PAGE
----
Imagine you're a computer specialist working for a high-profile presidential candidate. The candidate has been under investigation by the Federal Bureau of Investigations (FBI) and House Oversight Committee concerning the handling of classified information on her personal email account when she was acting Secretary of State. As the computer specialist, you proceeded to delete the emails despite an order from Congress directing you to preserve them. Now Congress wants your testimony to find out why you violated an order and who may have directed you to do it. Do you agree to testify?
Good question, and one faced by Paul Combetta, the specialist working with then-presidential candidate Hillary Clinton in 2016 during her obstruction of justice investigation. In that case, Combetta was offered immunity by the Justice Department in exchange for his testimony. But what does that mean exactly? Let’s explore the concept of immunity in a criminal case and see how it works under the law.
Here, you’ll find a summary look at transactional immunity for witnesses, including the differences between immunity and the right against self-incrimination and where to go to find an experienced attorney if you're being investigated or charged with a criminal offense. Remember, you should always speak with an attorney before accepting any grants or offers of immunity.
Immunity and the Right Against Self Incrimination
You may be familiar with the right against self-incrimination. We often see it invoked by a person in a crime show or other legal drama. Grounded in the Fifth Amendment to the U.S. Constitution, it allows a witness to refuse to answer questions that would lead to criminal liability. We’ve seen dramatic displays of “taking the Fifth” in sensationalized criminal trials, like that against O.J. Simpson. One of the police investigators in that case refused to answer questions on the witness stand when asked about planting evidence at the crime scene by uttering that famous line, “I wish to assert my Fifth Amendment privilege.”
While this is one aspect of evidence and testimony, another is a grant of immunity. Even if a person asserts his or her right to refuse to testify, a prosecutor can offer a grant of immunity in exchange for that testimony. This can happen in a number of settings including:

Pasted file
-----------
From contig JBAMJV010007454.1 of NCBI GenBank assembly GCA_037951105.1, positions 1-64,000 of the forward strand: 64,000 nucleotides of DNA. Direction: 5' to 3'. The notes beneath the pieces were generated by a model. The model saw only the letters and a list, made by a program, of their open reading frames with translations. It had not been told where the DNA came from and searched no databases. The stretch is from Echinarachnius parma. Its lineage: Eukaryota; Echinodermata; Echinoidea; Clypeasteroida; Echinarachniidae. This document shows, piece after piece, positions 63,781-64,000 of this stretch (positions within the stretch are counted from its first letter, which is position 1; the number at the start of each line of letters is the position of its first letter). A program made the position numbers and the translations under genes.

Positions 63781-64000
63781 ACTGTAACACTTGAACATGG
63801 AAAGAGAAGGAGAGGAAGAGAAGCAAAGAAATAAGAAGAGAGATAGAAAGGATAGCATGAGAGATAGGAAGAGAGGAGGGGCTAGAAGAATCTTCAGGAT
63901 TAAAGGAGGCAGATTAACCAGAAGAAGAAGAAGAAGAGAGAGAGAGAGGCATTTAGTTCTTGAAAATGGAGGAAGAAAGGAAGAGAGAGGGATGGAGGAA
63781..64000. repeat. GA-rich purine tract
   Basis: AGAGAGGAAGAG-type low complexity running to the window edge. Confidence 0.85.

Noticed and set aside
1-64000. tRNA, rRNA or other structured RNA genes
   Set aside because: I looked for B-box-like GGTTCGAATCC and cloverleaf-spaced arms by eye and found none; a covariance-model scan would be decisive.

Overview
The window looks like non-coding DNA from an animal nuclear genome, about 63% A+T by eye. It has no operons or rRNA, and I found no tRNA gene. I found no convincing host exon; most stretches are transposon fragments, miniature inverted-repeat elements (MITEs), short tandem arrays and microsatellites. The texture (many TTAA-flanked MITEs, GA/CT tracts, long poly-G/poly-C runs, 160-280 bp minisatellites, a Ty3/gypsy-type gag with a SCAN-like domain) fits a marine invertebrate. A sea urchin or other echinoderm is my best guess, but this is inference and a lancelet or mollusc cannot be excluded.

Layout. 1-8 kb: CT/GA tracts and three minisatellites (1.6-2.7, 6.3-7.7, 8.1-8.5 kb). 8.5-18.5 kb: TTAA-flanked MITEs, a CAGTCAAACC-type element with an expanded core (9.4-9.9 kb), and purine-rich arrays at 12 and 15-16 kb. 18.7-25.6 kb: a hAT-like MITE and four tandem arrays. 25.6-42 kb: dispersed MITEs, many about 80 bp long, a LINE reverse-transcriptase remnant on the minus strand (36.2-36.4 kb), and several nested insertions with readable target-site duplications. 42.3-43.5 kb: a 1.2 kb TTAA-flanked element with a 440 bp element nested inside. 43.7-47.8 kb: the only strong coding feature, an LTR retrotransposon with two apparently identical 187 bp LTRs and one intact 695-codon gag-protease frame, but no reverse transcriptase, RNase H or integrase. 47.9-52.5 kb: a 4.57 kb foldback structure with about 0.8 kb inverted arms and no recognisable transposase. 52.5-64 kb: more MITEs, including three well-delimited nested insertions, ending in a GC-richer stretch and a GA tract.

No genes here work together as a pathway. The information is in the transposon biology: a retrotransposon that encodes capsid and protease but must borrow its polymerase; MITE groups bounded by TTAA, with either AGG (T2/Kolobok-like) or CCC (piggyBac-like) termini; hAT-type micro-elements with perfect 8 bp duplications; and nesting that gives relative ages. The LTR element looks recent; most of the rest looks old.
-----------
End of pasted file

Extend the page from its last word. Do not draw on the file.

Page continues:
Who Grants Immunity?
A federal or state prosecutor decides who will receive immunity, which can be granted for a variety of crimes from something as minor as theft to the more serious crime of murder. The prosecutor can do it by obtaining a formal court order, by writing a letter, or by making an oral commitment. When used correctly, it's a useful tool to help aide investigations and get information that a witness wouldn’t otherwise be willing to provide for fear of prosecution.
Why would a prosecutor do this in the first place? Think about the concept of “getting the biggest fish.” If you want to get to the mastermind of a crime, you often need witnesses. Why not get the mastermind’s associates to testify in exchange for immunity from prosecution for more minor crimes committed by the associates?
What Is Transactional Immunity?
There are two different types of immunity that a prosecutor can offer to a witness: "transactional immunity" (also known as “total immunity”) and "use immunity", i.e. immunity that prevents the prosecution from using the witness's own testimony or any evidence derived from the testimony against the witness.
Here, we'll discuss transactional immunity. Transactional immunity is the most complete immunity that can be offered to a witness. Also known as “blanket immunity,” it protects a person from prosecution of the crime involved.
Let’s say Sally sold drugs in a certain neighborhood. While the crime of selling narcotics is serious, law enforcement might decide they would rather arrest Charlie Kingpin, the drug supplier, not Sally the small-time dealer. If Sally is offered transactional immunity from the district attorney for her participation in drug sales which helps prosecute Charlie Kingpin, Sally can’t be charged with a crime stemming from her immunized testimony.
Limitations on Transactional Immunity
While transactional immunity is the broadest type of immunity, it doesn’t prevent prosecution for criminal activities that are unrelated to something discussed in the immunized testimony. So if it comes out during testimony that Sally committed a robbery while dealing drugs for Charlie Kingpin, she likely won’t receive protection for that crime.
Transactional Immunity for Witnesses: Additional Resources
Have Questions About Transactional Immunity? Get Help From a Lawyer
If you're being investigated for a state or federal crime and have been offered immunity by the prosecution, you'll want to speak with a legal professional who understands the rules of evidence and how they impact your rights. When put into practice, the concept of immunity and the right against self-incrimination can get confusing. If you're looking for legal guidance, you can find a skilled criminal defense attorney in your area now that can help you understand the law.